Australia’s battery industry to provide $16.9bn gross value added by 2030

The latest report from Future Battery Industries Cooperative Research Centre (FBICRC) has revealed that Australia’s battery industry could capitalise on $16.9bn in value add and generate 61,400 lucrative jobs by 2030.

The Charging Ahead – Australia’s Battery Powered Future report builds on the findings of FBICRC’s Future Charge Report, which was released in 2021. This earlier investigation suggested that Australia’s battery industry could create $7.4bn in value and more than 34,000 jobs by 2030.

However, rapid increases in the nation’s clean energy expenditure over the last 18 months have doubled these figures. However, to achieve this considerable economic potential, the Australian Government must ensure decisive action through the National Battery Strategy.

The report details recommendations on how Australia’s battery industry can utilise its sizeable critical mineral reserves to harness the opportunity presented by the increasing global demand and dominate its global competition.

Shannon O’Rourke, the CEO of FBICRC, commented: “In light of recent geopolitical developments, our report has shown Australian policymakers should explore more aggressive industry policies, target markets that are looking to diversify their supply chains, and partner with geopolitical allies to enable and enhance the potential growth of Australia’s battery industry.

“FBICRC stands ready to provide our research expertise and analysis to support Governments across Australia to leverage our battery industry’s competitive advantage and make the most of the recent and significant global economic, industrial and political shifts.”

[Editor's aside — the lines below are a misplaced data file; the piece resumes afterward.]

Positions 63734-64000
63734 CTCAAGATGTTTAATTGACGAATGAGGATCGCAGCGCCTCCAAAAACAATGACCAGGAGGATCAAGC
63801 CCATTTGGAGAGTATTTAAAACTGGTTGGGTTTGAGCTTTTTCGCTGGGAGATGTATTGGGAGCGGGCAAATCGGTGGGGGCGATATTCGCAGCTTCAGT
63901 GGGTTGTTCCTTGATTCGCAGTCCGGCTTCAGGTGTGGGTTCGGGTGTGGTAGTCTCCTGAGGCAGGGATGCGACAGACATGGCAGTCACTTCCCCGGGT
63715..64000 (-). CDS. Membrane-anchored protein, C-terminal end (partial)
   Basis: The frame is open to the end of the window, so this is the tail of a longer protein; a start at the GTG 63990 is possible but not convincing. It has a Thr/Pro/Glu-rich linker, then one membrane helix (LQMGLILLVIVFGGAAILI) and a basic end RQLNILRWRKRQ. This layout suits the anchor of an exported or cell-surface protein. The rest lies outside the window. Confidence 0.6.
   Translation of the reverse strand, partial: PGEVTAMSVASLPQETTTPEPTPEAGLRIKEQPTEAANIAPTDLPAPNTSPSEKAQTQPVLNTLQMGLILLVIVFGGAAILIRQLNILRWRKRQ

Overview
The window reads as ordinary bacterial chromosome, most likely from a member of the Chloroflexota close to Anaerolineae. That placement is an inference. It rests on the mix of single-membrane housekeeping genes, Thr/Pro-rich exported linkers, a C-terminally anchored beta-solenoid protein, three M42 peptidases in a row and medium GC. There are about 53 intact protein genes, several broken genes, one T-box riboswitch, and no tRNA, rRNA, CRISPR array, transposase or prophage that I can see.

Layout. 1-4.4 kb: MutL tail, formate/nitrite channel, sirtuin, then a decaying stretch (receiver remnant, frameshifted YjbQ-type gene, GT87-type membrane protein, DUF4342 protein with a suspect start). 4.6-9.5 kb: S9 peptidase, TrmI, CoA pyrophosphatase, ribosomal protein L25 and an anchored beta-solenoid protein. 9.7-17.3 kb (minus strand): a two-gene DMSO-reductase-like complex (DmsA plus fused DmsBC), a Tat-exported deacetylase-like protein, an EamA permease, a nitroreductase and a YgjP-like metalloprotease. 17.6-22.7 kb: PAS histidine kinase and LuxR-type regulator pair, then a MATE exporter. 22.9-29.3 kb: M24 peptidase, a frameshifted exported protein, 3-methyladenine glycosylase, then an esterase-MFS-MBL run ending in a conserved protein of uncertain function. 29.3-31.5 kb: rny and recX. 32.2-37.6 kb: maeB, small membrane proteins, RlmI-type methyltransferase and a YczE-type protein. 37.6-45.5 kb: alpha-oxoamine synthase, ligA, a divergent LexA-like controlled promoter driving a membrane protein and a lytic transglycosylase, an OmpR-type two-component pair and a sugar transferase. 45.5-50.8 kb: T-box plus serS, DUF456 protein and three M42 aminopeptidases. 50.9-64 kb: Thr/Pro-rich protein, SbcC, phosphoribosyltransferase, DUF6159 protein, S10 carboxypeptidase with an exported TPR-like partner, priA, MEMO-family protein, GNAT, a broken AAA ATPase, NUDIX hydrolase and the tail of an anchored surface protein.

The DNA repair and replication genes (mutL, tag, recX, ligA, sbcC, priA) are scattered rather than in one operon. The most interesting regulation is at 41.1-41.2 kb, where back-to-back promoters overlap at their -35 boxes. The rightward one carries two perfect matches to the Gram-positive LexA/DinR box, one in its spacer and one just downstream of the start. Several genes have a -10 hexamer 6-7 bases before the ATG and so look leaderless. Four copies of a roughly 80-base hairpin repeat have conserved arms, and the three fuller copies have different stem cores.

Australia’s battery industry to experience exponential growth

The report forecasts that the global demand for batteries is set to increase from 24% to 34% per annum by 2030 – increasing 18-fold compared to 2020 levels. In comparison to previous forecasts, this is a 64% increase in demand by 2030.

This drastic increase in demand has elevated the value of critical minerals that are essential to produce batteries, including lithium, nickel, graphite, and cobalt, which are all projected to face supply chain shortages by 2030.

These supply chain issues have seen the price of lithium-ion battery packs expected to increase by 35%. Due to its rich reserves of these materials, Australia’s battery industry can exploit the country’s vast mineral potential to dominate the global market, which China currently leads.

© shutterstock/SkazovD

How will Australia achieve battery supply chain dominance?

To lead the global market, the report states that Australia must leverage its comparative advantages, such as mineral diversity, reliability, security, and Environmental, social and governance (ESG) credentials, to be competitive across the value chain.

To reinforce a greater competitive advantage, the report stipulates that Australia’s battery industry will need to utilise its:

  • Critical mineral wealth to drive cost synergies through vertical integration and co-location and to provide unique supply diversity;
  • Reliability and security to position Australia as a secure alternative source of supply, enabling countries to diversify their supply chain and secure materials for their growing domestic battery industries; and
  • ESG credentials to differentiate Australia against rivals as a responsible provider of battery materials and products.

The report also details six fundamental policy strategies the Australian Government should implement to establish an internationally competitive batter industry at speed and scale. These include:

  • Alliances and incentives;
  • Industry attraction;
  • Industry coordination;
  • Regional export partnerships;
  • Increase domestic demand; and
  • Specialist battery institute.

Click here to read the Charging Ahead – Australia’s Battery Powered Future report in full.

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